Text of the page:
Nintendo may not have priced the Wii U at its E3 2011 launch yesterday, but we should probably ready our wallets for something more expensive than the first-gen Wii if Nintendo president Satoru Iwata's recently comments are anything to go on. He told the Nikkei that he did not think Nintendo could charge the same as it currently does for the Wii, and hinted that the two consoles could well co-exist for some time.
Nintendo has admitted it used Xbox 360 and PS3 gaming footage as part of its Wii U showreel during the E3 2011 unveil of the incoming console, justifying its inclusion with the excuse that the Wii U itself is still "a year away" from launch. Nintendo of America president Reggie Fils-Aime confirmed the rival footage in a GameTrailers interview (which you can see after the cut) after the Wii U made its official debut.
Nintendo's new Wii U console launched to mixed reactions, some loving the idea of a sizable tablet-style controller, and others longing for the simple days of a Wiimote. We found the new controller curiously compelling in our hands-on play at E3 2011 yesterday, and now Nintendo's Shigeru Miyamoto has been laying out some of the design and gameplay decisions in a new Iwata Asks feature. Meanwhile, hardware specs for the Wii U are gradually becoming clear.
Headlines today are likely to be taken up by Apple's WWDC 2011 keynote, but with E3 2011 kicking off in earnest tomorrow, Tuesday June 7, there's Nintendo's big reveal to think about too. The company has already promised its next-gen console will make its debut at the show, and rumors continue to flourish about just what this "Wii 2" will do - and what Nintendo will call it. If you thought "Wii" was an odd one, the latest suggestion is even stranger.
Nintendo may be headed into E3 week looking forward to previewing its next-gen console, and Sony may be hoping nobody asks embarrassing questions about hacking, but Microsoft is getting things started early with the claim that it has revolutionized the "long tail" of how long consoles typically keep their shelf freshness. In a period where PS3 sales are slowing, Microsoft claims the Xbox 360 has seen a 29-percent year-on-year increase in sales.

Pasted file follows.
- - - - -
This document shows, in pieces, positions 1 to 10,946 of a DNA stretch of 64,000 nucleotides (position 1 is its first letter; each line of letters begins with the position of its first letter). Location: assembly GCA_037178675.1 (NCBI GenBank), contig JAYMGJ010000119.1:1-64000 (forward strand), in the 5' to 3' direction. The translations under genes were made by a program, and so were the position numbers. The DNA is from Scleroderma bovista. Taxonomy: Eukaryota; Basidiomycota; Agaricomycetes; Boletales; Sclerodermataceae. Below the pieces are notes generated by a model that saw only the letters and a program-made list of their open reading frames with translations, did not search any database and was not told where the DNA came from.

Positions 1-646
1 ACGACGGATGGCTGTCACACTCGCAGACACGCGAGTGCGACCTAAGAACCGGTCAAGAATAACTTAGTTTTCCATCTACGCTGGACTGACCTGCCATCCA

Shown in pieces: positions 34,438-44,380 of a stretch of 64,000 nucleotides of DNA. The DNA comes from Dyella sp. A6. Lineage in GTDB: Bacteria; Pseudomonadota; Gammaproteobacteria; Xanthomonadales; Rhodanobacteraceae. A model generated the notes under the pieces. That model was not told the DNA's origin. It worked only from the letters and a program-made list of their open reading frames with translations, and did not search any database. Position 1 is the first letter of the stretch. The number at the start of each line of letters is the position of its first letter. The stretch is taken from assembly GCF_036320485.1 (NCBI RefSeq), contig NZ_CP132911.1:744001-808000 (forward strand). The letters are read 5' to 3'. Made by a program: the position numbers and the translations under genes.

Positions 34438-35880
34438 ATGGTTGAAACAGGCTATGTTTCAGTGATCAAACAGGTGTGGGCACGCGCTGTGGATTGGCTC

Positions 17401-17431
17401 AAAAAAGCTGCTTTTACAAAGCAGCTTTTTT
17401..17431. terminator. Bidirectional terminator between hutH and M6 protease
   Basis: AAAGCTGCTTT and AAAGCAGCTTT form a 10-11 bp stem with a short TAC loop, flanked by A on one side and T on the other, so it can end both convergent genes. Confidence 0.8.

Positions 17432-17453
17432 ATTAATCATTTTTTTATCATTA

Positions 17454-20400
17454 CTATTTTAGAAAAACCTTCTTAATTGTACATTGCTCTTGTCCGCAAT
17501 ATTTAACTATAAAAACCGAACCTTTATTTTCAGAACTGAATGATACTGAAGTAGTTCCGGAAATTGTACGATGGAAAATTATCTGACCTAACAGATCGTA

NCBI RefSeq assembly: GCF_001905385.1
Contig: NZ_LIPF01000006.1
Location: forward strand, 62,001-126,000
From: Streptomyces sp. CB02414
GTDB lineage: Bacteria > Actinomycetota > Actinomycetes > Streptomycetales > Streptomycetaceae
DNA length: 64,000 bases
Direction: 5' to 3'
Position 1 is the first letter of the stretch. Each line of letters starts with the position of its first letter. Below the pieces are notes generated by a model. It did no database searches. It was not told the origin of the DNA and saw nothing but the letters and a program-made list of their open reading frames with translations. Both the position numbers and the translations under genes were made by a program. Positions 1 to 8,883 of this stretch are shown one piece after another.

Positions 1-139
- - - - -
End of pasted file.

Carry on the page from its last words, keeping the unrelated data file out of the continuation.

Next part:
Nintendo is arguably the most beloved game company in the world. For years now, it has delivered lovable characters, like Mario and Link, outstanding hardware, like the SNES and Wii, and some of the best games to hit store shelves. Its fans are dedicated to the company, and with each new device it launches, they’re more than willing to stand in line to get one.
In the video game industry, there have always been debates among gamers over which company delivered the best hardware on the market. Years ago, that debate raged on between Sega and Nintendo fans. After Sega was knocked out of the market, the attention shifted to Nintendo and Sony.
Nowadays, we have our work cut out for us. We need to decide which console -- the Nintendo Wii, Sony PlayStation 3, or Microsoft Xbox 360 -- is the best of this generation.
Nintendo has dropped the price of its Wii console to $150. The move is yet another in a long line of strategies on Nintendo’s part to try and ramp up the once-astronomical demand for its console.
The only issue is, I don’t see a $150 price tag on the Wii helping out all that much. The console will undoubtedly see a short-term boost in sales, but this is a long-term game. And over the long-term, I simply don’t see any way for Nintendo to maintain high demand for its console.